Contrarily, in other countries consumers were to some extent under-served. They actually dealt with local stock-outs on desirable items. And frequently lived in a world with a lot less product choice. And, generally, international consumers expected to travel farther to shop at the few larger stores, malls and urban shopping centers with greater selections.
In those countries local economies became far less dependent on retail real estate for jobs — and for taxes. Most have little or no property taxes as deployed in the USA. Additionally, rather than adding a local sales tax to the price of goods, most countries use some sort of national VAT to collect the tax during distribution. When Amazon starts distributing in these markets it is seen as a good thing! Consumers have more choice, less hassle and often better service. Also, Amazon collects the VAT so no taxes are lost.
Contrarily, American communities could never stop adding retail space. Whenever Walmart or Best Buy wanted a new store, no community leaders turned down the potential local economic gains. But it led to too much space being built for a healthy sector, and certainly far too much given the market shift to on-line retail. Now retail is a classic over-served market, sort of like the need for stagecoaches and livery barns after the railroads were built.
Expect 50-67% of retail space to go vacant within a decade
How much retail space could go vacant in the USA? Just invert the multiples from above. For the USA to have the same retail space as Spain implies an 87.5% reduction, Italy -89%, Germany -91%, Mexico -95.5%. Thus it is not hard to imagine a full 50-67% of America’s retail space to be empty in just 5 or 10 years. Americans would still have 2-3 times the retail space of other developed markets.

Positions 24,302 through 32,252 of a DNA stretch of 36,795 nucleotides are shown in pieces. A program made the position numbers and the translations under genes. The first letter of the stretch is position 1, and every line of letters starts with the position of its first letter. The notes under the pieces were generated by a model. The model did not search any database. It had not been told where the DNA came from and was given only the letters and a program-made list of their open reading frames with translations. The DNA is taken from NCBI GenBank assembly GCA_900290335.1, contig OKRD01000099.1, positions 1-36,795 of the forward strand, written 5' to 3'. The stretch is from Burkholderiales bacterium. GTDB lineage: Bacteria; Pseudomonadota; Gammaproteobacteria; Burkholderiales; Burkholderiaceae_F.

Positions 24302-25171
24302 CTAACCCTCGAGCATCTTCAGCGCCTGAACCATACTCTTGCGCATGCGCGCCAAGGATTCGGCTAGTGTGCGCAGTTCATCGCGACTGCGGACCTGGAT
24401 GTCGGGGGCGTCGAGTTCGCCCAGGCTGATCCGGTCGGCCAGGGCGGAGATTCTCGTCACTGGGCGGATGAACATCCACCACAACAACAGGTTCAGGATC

There is no doubt Amazon is a good employer, and on-line sales growth will employ hundreds of thousands at Amazon, and millions across the marketplace. Further, most of those jobs will pay a lot better than traditional retail jobs. But there is no sugar-coating the huge impact the ‘Amazon Effect’ will have on local economies and jobs. America is vastly overbuilt and over-supplied by retailers. There will be a huge shake-out, with dozens of retail failures. And there will be enormous amounts of vacant property sitting around, looking for some kind of alternative use. And local communities will find it difficult to meet constituent needs as sales tax and property tax receipts fall dramatically.
As I wrote in my column on February 28, this is going to be an enormous shift. Far bigger than the offshoring of manufacturing. The ‘Amazon Effect’ is automating retailing in ways never imagined by those who built all that retail space. As people keep buying on-line there will be a collapse of retail space pricing, and a collapse of industry participants. Industry players always greatly under-estimate these shifts, so they aren’t projecting retail armaggedon. But in short order the need for retail will be like the need for dedicated, raised-floor computer centers to house mainframes, and later network hubs. It’s just going to go away.